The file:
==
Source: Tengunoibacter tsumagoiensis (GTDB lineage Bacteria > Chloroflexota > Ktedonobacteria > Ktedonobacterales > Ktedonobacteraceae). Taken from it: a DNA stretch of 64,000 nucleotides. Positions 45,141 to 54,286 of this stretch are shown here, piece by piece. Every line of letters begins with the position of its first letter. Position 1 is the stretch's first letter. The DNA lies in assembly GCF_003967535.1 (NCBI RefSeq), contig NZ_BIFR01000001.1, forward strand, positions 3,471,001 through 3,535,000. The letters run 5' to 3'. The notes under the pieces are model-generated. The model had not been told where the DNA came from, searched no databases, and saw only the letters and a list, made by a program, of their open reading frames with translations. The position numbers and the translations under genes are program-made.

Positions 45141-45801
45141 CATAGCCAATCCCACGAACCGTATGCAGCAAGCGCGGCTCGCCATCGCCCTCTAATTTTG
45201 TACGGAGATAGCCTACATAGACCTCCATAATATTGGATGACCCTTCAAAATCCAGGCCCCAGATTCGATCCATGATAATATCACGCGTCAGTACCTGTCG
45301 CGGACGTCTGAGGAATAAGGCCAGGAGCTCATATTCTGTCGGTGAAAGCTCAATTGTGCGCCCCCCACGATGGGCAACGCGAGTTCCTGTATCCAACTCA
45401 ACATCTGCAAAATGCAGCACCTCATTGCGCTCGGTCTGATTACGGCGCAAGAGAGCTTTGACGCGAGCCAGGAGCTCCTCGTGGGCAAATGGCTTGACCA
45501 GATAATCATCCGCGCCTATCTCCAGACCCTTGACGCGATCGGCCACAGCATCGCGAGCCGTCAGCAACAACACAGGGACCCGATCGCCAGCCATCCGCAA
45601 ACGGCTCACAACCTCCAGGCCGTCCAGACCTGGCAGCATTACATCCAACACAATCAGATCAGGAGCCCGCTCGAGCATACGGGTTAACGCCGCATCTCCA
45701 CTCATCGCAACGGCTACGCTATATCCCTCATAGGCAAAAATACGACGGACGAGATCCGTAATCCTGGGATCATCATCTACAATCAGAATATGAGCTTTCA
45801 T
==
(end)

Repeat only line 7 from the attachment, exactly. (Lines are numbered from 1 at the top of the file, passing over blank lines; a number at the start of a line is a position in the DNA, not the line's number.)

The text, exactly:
45501 GATAATCATCCGCGCCTATCTCCAGACCCTTGACGCGATCGGCCACAGCATCGCGAGCCGTCAGCAACAACACAGGGACCCGATCGCCAGCCATCCGCAA